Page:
A grand jury has Porter Fischer’s documents and is ramping up its inquiry into Biogenesis

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If you’re Alex Rodriguez you probably have to be smiling a bit about this report from Mike Fish of ESPN:

After months of negotiations and legal wrangling with the whistle-blower in the Biogenesis clinic scandal, Major League Baseball still hasn’t pried loose documents he took from the clinic. But within the past week, Porter Fischer, the clinic’s former marketing director, appeared before a federal grand jury in Miami and turned over the records, sources told “Outside the Lines.” … The grand jury appearance by Fischer and his turning over of documents is a clear sign that the scandal has gone beyond Major League Baseball’s intensive in-house probe and evolved into a federal law enforcement investigation that could potentially lead to criminal charges against individuals tied to the clinic and its distribution network, including Tony Bosch, the shuttered clinic’s founder who is cooperating in baseball’s investigation.

To sum up: Baseball doesn’t have the documents, but the government does. You know what’s really, really hard? Trying to get documents from the government that are part of a criminal investigation so that you can use them for your personal business purposes.  Which is what baseball would have to do if it were to use Fischer’s documents in an arbitration against A-Rod.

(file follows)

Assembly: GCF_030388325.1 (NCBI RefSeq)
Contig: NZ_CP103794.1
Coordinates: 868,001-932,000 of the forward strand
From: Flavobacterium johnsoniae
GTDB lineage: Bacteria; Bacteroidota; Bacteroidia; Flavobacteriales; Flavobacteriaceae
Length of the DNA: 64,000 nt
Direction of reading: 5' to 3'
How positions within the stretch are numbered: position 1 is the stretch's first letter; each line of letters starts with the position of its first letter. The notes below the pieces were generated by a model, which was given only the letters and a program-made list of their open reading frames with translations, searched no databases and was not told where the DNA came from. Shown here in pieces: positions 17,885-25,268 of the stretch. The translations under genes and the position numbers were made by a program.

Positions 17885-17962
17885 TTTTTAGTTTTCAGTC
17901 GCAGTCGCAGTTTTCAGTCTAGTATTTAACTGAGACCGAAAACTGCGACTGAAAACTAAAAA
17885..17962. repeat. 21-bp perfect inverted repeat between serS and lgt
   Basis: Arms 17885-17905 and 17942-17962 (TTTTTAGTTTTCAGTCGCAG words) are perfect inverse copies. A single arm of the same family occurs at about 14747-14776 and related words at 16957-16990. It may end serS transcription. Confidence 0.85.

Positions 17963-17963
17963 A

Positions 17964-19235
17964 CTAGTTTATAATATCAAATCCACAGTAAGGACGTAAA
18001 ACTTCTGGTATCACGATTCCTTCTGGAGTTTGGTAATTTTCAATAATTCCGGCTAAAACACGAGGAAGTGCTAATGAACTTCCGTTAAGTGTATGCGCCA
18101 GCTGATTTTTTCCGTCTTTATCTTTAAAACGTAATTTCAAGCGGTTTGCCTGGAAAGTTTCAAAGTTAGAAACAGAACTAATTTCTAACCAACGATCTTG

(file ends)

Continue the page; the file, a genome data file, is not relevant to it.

So, why not just go to Tony Bosch, you ask? Well, according to this report he could very well face criminal indictment here.  Know what else is really hard? Getting someone who is under a criminal indictment to go on the record in a civil arbitration admitting to all of the drug stuff he did. Which is something else baseball would have to do if it were to go hard after A-Rod in the arbitration.

None of which is to say that baseball’s case is dead. There are reportedly other witnesses, cell phone records and things already in their possession.  But given how significant Bosch and Fisher are supposed to be, and given how there is a non-trivial risk that they could be put out of reach as evidence sources going forward, one has to wonder if anyone at MLB is nervous here.

Report: Diamondbacks sign Jarrod Dyson to two-year, $7.5 million contract

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ESPN’s Jerry Crasnick reports that the Diamondbacks have signed outfielder Jarrod Dyson to a two-year contract. Jon Heyman of FanRag Sports reports that the deal is worth $7.5 million.

Dyson, 33, spent last season with the Mariners. He hit an underwhelming .251/.324/.350, but stole 28 bases while playing superb defense in center field.

Dyson doesn’t quite make up for the Diamondbacks losing J.D. Martinez, who just signed with the Red Sox, but he will bring some speed and defense to the outfield along with A.J. Pollock. It’s not quite clear how the D-Backs plan to utilize Dyson. That should be made clear after the deal is announced.